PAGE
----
Book Review: This Is How You Lose Her

This Is How You Lose Her

I was going to tell you that I didn’t like this book that much. I finished it but I didn’t truly enjoy it. I was going to tell you that it was probably because I don’t know Spanish and Diaz uses a lot, spattering it through the story on almost every page. I love dark, depressing, unresolved stories but this one didn’t do it for me; I wanted Yunior to win at something, anything and the ending left me feeling…unsettled. I was going to tell you that there were moments I loved but overall, I wasn’t that impressed. Except that I can’t stop thinking about this story. It’s been two days and it’s still almost all I can think about. He got me.

I fell in love with Latino lit when I read Sandra Cisneros’s The House on Mango Street. The short sentences, bright and colorful, danced in a rhythm I’d never heard, rising and falling like a funny story on a quick tongue. I came to the realization that while other literatures can be picked apart and quoted line by line without missing any of the meaning, when you read a sentence that grips you in Latino lit, it’s because of the way the author set you up. You can’t quote a line to show the meaning, you have to quote a paragraph. Everything is connected deeper, further, tighter. Words, like culture, knit together.

So I don’t know Spanish. I read it anyway. Some of it I could figure out, in context, but overall I was left with this feeling that I only kind of knew what was going on. The story was rolling along and, for all the words I was digesting, I still felt like I was an outsider to something. That’s an unsettling feeling. And it made me think about language and relationships and how you can be participating in life with someone but still not be sure what is happening. I wonder if he wrote it this way intentionally, to show the reader what it’s like to live between two worlds, two languages.

The ambiguity that I love in other stories, the harshness and beauty of reality, the ending that solves nothing, all my favorite things, didn’t satisfy me in this story.  I desperately wanted Yunior to catch a break, to get ahead, even a little. But he just couldn’t. Not even once. This language of hardship, this acceptance of suffering as part of life was hard for me to handle. I expect a rise and fall pattern in life and a life of all fall defies my understanding of reality. I was thrown by the sadness.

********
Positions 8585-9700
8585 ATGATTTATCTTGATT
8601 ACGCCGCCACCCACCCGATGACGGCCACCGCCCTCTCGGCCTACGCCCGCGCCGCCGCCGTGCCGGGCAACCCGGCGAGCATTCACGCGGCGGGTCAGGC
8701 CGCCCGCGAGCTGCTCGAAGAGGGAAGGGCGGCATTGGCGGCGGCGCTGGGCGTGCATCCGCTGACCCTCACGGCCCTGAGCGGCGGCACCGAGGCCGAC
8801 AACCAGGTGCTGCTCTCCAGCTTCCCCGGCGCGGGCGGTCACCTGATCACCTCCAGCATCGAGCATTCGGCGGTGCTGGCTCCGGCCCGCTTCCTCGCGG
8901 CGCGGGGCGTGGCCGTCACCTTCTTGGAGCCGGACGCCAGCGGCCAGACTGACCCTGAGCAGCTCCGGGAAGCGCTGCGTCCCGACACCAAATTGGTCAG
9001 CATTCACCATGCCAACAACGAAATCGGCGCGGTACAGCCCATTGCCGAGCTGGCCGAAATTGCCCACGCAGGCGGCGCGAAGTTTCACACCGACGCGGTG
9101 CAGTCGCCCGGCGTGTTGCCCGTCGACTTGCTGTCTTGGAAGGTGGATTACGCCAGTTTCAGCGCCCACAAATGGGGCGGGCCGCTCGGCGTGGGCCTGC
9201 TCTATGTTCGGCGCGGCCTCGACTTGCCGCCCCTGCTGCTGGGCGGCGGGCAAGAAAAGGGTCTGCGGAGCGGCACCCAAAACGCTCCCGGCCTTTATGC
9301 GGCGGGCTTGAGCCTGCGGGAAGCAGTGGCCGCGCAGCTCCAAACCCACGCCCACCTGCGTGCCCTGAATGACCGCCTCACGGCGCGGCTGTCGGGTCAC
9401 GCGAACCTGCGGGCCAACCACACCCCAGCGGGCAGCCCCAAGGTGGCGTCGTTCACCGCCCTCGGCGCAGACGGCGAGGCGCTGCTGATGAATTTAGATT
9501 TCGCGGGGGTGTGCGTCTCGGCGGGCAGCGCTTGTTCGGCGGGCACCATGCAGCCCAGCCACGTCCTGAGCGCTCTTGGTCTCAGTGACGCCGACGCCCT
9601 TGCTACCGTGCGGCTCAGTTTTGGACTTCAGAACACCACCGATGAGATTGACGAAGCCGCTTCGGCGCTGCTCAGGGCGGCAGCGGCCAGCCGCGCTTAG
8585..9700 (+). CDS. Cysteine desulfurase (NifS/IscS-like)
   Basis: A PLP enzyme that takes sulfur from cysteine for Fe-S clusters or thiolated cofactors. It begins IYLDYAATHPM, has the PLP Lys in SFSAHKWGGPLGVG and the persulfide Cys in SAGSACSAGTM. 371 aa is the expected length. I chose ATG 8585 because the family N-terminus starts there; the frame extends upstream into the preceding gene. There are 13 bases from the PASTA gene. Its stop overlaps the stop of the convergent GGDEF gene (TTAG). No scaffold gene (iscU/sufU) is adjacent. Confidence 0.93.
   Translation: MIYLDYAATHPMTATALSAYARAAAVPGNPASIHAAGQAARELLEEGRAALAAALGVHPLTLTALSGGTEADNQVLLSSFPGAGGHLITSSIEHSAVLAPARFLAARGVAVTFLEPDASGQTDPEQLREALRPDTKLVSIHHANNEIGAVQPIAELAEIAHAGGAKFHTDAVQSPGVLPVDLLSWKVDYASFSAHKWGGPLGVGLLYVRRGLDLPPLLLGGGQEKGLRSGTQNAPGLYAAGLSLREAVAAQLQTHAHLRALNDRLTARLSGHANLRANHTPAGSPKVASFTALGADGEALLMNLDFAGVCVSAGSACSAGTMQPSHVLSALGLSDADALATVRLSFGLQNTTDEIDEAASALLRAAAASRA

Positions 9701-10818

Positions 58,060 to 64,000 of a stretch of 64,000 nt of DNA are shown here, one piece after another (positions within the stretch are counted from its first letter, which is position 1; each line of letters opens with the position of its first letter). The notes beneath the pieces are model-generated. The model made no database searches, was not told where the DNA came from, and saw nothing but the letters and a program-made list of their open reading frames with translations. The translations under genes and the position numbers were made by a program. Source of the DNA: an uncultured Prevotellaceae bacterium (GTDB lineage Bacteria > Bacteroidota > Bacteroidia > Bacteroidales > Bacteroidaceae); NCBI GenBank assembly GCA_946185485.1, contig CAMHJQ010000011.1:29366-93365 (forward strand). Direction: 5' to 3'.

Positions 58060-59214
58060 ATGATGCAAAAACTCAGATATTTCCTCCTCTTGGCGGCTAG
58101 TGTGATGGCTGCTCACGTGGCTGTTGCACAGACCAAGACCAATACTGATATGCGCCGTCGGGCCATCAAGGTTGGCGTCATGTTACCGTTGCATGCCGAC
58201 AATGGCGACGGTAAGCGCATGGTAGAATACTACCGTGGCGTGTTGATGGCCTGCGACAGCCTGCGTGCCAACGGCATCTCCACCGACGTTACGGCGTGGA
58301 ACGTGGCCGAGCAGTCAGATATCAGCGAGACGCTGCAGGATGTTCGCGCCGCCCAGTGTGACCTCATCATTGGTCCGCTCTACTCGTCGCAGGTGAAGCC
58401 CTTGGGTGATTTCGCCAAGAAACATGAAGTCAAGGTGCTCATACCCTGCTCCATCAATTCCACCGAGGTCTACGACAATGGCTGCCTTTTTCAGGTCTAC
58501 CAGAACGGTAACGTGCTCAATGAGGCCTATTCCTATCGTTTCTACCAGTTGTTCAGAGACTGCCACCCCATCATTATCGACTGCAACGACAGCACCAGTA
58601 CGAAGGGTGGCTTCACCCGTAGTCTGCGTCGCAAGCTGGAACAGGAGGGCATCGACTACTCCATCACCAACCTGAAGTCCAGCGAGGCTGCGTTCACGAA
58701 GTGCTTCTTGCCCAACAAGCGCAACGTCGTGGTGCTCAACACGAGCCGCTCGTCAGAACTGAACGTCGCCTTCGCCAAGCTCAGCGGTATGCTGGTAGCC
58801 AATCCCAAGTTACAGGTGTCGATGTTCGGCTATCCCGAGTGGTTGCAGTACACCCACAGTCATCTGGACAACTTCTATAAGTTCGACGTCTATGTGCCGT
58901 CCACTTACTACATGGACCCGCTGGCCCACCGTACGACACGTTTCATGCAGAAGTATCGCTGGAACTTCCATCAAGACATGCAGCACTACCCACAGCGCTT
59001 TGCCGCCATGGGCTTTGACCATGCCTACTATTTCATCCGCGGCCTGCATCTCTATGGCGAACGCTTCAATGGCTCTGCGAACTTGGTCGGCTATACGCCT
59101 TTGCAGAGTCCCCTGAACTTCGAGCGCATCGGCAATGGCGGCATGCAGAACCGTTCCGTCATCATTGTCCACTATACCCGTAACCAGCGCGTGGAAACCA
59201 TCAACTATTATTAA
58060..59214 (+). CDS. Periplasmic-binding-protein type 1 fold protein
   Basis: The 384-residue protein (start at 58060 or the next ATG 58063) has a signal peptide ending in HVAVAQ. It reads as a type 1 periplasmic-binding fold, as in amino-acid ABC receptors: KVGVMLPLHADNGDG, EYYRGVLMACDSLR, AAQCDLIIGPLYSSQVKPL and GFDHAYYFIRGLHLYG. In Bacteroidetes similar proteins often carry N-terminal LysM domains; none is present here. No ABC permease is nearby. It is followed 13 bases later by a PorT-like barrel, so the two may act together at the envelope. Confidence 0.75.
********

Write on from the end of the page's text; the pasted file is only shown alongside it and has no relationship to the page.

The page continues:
This book violated all of my expectations. It made me look at myself and my experiences in a new way. It asked me to try to understand something that I have never and will never experience. It was uncomfortable and unforgettable. I loved this book.

What about you? Have you read it? Did you like it? Is there another book you’ve read that violated your expectations and made its mark on you?


Short and Sweet

I’ve been avoiding the blog again, as I am sure you can tell. The thing of it is, I have nothing to say. I have no words. They are used up, gone, poof! All day long, I talk and engage and parent and when it comes time to sit down and write something I find my word supply wanting. It’s sad and depressing and just the season I’m in right now. But before that gets you all bummed out I should tell you that I have the solution. It came to me last week when I was thinking about that library post. The thing that can fix all of this is … reading. Yep, I don’t read anymore. I can’t. I think we’ve talked about that before. But I’ve realized that I HAVE to read because I need those words flowing in so words can flow out. And since I like to devour a book all at once but can no longer do so, I’ve settled on collections of short stories to get the ball rolling.

I’m starting out with Tenth of December by George Saunders and This is How You Lose Her by Junot Diaz. They came highly recommended by the Scottish Book Trust (for the record, I am planning on reading all 25 books on that list) and just came into the library. I am really looking forward to getting back in the habit of reading and I know it will help me develop this habit of writing. I’ve also been reminded of the necessity of putting in the time to “just write” because that’s what will get me where I want to be. If you are having a hard time staying motivated, I strongly recommend getting some Chuck Wendig in your life. Irreverent and inappropriate, his hilarious, madcap rantversations (rants + conversations) give you the push you need to get back to the drawing board.

That’s where I’m headed, back to the page. How about you? What unfinished business are you tackling this week?